Historic Execution in Singapore: Woman Convicted of Drug Trafficking to Face Gallows After Two Decades
Crime Singapore

Historic Execution in Singapore: Woman Convicted of Drug Trafficking to Face Gallows After Two Decades


Singapore is bracing for its first execution of a woman in nearly two decades, marking a significant event that has caught the attention of media outlets like AFP. The country is preparing to hang two drug convicts this week, and human rights groups are voicing urgent calls to stop the impending executions.

Local rights organization Transformative Justice Collective (TJC) revealed that a 56-year-old man, found guilty of trafficking 50 grams of heroin, is scheduled to face the gallows at Changi Prison on Wednesday. The following day, 45-year-old Saridewi Djamani, who was sentenced to death in 2018 for trafficking approximately 30 grams of heroin, is set to be executed.

This execution would mark the first time since 2004 that Singapore has put a woman to death. Previously, in 2004, 36-year-old hairdresser Yen May Woen was hanged for drug trafficking, a grim reminder of the country’s strict anti-drug policies.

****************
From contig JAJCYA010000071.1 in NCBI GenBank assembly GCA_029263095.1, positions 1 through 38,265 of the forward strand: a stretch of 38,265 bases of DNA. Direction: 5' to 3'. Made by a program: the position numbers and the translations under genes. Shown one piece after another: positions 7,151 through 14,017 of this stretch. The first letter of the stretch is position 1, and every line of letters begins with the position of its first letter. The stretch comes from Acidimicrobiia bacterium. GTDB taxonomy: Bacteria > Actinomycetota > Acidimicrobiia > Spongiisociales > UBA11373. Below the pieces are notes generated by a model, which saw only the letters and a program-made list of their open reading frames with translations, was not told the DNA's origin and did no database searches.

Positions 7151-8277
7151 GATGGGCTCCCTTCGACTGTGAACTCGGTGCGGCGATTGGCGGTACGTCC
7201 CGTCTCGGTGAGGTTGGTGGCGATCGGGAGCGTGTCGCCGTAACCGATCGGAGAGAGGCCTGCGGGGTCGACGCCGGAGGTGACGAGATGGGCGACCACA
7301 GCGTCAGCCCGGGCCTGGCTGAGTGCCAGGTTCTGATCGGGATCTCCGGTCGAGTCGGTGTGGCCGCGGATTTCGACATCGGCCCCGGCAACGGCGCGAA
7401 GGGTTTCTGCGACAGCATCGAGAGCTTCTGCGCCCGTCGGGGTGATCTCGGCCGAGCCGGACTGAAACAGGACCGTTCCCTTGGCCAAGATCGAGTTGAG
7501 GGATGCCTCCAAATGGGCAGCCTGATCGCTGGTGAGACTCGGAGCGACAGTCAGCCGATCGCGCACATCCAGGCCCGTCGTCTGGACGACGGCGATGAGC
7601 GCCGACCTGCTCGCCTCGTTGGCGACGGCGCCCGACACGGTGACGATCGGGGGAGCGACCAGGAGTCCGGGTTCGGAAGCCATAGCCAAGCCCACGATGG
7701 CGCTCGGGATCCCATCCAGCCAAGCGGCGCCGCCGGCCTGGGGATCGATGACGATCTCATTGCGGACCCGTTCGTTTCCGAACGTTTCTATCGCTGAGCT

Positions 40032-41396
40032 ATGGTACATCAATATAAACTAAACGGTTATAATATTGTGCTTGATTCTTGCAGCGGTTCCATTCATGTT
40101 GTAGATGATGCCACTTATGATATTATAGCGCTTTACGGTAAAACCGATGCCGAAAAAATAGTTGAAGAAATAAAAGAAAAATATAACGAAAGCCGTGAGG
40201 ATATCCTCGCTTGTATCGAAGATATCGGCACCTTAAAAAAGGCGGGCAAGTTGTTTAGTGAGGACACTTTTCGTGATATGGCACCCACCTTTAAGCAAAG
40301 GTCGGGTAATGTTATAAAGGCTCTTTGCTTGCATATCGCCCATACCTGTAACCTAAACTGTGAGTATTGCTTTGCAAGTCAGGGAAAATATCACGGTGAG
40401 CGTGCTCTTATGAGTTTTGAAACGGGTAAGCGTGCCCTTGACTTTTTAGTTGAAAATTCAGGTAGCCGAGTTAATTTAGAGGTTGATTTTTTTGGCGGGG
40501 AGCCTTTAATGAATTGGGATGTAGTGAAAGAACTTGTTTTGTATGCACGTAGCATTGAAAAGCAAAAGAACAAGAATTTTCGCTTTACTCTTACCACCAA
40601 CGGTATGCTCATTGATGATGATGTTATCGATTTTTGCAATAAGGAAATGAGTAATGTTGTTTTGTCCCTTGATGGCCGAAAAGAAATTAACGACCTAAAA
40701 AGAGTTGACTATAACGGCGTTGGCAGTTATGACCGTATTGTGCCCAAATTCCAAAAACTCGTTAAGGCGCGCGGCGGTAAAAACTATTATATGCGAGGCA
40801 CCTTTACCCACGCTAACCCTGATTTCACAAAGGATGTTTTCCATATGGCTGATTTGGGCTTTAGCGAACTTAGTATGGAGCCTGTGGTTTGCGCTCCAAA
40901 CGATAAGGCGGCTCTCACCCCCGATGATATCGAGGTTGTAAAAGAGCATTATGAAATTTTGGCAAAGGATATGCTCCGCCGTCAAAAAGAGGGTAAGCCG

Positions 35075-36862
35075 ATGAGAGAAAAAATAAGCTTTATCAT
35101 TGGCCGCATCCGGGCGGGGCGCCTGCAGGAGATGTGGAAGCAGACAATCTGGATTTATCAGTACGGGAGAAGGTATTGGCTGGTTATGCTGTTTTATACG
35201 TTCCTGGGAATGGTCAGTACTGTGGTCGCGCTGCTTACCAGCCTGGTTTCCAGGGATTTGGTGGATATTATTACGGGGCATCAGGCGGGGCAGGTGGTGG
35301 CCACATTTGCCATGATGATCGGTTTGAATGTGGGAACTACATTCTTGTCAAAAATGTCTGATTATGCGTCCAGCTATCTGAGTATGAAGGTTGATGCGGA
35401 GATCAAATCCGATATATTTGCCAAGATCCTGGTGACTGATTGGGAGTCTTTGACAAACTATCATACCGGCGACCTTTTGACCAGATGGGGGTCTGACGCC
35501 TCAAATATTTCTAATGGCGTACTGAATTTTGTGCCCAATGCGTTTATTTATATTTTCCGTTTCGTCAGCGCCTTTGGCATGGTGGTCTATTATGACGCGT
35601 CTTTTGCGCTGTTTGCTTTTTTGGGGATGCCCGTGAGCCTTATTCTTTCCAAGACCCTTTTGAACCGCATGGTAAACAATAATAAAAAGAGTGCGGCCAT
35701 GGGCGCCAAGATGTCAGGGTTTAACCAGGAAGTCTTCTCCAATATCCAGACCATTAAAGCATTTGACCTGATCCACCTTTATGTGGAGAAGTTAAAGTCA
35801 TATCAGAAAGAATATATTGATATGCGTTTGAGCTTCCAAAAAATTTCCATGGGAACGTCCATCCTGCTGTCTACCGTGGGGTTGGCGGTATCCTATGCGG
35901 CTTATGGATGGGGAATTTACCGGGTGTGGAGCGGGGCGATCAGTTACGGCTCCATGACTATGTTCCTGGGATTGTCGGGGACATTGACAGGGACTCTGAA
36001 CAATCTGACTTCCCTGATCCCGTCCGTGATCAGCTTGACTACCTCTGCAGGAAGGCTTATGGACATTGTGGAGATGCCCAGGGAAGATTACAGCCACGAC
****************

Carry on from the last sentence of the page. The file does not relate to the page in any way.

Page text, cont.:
Leading human rights watchdog Amnesty International has issued a stern appeal to Singapore, urging authorities to halt the upcoming executions. According to the group’s death penalty expert, Chiara Sangiorgio, Singapore’s pursuit of further executions in the name of drug control is both cruel and unwarranted. She highlighted the lack of evidence supporting the death penalty’s efficacy in deterring drug-related crimes, aligning with the global trend of countries embracing drug policy reform and abolishing capital punishment.

Despite mounting international pressure, Singapore stands firm on its belief in the deterrent effect of the death penalty. TJC reported that both individuals facing execution are Singaporean citizens, and their families have been informed of the impending doom.

Singapore enforces the death penalty for certain crimes, including murder and specific forms of kidnapping, making it one of the world’s toughest stances on capital punishment. For instance, trafficking over 500 grams of cannabis or 15 grams of heroin can result in a death sentence.

The resumption of executions after a two-year hiatus during the Covid-19 pandemic has led to at least 13 individuals being hanged in Singapore. As the global discourse on the death penalty and drug policies continues to evolve, these executions have become a subject of scrutiny and criticism, prompting debates about the effectiveness and ethics of capital punishment.

Leave a Reply

Your email address will not be published. Required fields are marked *